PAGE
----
A Bytedance executive has accused popular messaging app WeChat of monopolizing China’s social media landscape to the detriment of internet users. The call comes shortly after the Tencent-owned messaging giant vowed to escalate its restrictions on link sharing within its app.

Li Liang, vice president of Bytedance, said in a post on the company’s content aggregation app Jinri Toutiao (in Chinese) that it is reasonable for WeChat to ban its competitors, but it should not claim to be kind if it is slandering its opponents. Li was referencing a speech by WeChat creator Allen Zhang in which he implied companies can choose to be kind rather than “smart,” and not spoil their users with advanced technologies such as artificial intelligence.

Tencent was not immediately available for comment.

Li’s comments follow a WeChat announcement from Jan. 26 (in Chinese), which censured Jinri Toutiao and Bytedance-owned Watermelon video, among others, for “severely damaging user experience” on WeChat’s News Feed-like feature, Moments. WeChat said the companies attracted users by encouraging them to spread promotional links with their contacts in return for cash rewards.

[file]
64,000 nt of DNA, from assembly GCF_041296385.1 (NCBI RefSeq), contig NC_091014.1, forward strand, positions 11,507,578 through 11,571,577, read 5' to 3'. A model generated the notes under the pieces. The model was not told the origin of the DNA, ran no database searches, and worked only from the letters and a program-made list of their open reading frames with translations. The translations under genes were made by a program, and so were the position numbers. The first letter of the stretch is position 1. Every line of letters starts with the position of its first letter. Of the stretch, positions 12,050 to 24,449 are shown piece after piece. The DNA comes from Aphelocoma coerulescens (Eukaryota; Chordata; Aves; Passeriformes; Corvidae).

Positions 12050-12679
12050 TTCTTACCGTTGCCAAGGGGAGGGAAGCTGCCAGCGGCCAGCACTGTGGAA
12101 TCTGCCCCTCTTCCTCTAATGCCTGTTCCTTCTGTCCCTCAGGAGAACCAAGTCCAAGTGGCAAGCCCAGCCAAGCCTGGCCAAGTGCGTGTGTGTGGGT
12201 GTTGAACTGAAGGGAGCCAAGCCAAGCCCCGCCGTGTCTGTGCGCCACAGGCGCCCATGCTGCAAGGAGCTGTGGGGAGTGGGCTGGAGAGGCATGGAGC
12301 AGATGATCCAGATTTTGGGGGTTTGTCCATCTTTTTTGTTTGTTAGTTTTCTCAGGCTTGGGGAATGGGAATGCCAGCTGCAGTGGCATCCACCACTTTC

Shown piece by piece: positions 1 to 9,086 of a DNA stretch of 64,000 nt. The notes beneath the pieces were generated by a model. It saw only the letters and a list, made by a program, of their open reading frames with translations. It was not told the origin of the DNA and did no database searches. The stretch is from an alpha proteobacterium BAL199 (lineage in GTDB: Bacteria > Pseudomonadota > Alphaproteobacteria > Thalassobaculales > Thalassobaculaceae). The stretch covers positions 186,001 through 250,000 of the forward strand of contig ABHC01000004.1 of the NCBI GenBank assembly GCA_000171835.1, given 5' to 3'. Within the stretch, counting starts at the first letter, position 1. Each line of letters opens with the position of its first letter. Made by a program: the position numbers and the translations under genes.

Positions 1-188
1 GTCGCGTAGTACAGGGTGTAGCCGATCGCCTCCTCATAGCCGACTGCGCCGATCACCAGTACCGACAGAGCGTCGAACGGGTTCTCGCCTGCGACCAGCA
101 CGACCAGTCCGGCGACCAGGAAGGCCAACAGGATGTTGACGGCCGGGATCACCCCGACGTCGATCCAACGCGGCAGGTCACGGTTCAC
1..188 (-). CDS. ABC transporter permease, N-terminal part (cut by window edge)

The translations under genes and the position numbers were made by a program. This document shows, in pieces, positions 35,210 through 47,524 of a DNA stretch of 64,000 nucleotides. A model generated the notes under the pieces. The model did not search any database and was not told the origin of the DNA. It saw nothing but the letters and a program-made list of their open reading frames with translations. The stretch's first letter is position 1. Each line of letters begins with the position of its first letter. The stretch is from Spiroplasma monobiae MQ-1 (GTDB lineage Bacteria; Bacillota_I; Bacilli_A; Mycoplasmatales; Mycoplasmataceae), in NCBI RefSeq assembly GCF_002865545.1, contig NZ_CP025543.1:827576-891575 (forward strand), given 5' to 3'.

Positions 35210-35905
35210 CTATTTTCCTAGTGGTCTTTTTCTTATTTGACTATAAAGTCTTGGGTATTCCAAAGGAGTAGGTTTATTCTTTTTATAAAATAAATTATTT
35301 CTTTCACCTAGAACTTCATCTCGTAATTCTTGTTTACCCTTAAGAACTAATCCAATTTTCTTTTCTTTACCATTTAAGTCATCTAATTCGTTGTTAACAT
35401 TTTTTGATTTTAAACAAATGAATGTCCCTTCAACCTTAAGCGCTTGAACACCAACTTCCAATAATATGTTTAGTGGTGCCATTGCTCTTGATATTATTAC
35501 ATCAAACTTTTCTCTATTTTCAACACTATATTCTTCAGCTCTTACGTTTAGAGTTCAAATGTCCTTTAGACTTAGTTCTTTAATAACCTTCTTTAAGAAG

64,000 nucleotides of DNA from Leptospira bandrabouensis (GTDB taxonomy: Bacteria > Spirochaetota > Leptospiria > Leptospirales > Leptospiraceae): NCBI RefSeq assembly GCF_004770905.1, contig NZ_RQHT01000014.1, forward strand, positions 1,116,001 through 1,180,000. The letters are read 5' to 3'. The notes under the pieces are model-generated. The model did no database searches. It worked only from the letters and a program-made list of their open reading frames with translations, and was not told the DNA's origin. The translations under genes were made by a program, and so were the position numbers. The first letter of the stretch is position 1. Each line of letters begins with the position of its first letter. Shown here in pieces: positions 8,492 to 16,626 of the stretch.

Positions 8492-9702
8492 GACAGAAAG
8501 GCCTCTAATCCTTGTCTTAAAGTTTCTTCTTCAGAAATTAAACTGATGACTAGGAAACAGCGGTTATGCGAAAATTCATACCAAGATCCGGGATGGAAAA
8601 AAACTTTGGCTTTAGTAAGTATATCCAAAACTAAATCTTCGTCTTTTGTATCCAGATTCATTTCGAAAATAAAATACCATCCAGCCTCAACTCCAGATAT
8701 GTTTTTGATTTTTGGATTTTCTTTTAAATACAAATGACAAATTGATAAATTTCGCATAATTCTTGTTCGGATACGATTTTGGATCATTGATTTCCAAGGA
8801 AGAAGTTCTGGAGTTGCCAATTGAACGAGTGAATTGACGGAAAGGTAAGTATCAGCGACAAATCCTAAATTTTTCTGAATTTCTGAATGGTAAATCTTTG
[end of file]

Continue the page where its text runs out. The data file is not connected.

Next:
WeChat said it would take immediate action to block infringing links within its app, and that it would impose stricter punishments on repeat offenders.

The dispute between Bytedance and Tencent has escalated over the course of a year, as the two companies vie for the attention of China’s internet population. Tencent has blocked users from directly sharing Douyin content on its messaging app since March 2018. The ban resulted in a public spat between the founders of Bytedance and Tencent on WeChat Moments.

Speculation that WeChat had blocked the use of its app as a user registration channel for Douyin has circulated on Chinese internet since Jan. 22. According to Chinese reports, the move came as a result of Douyin’s alleged misuse of WeChat user data it had acquired through WeChat registrations on its platform.

The company immediately denied the allegations, saying it isn’t possible for the video platform to access WeChat user data as a third-party application. It then vowed to take legal action against those spreading disinformation in an effort to “fight against rumors and clean up cyberspace.”

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Jill Shen

Jill Shen is Shanghai-based technology reporter. She covers Chinese mobility, autonomous vehicles, and electric cars. Connect with her via e-mail: jill.shen@technode.com or Twitter: @yushan_shen

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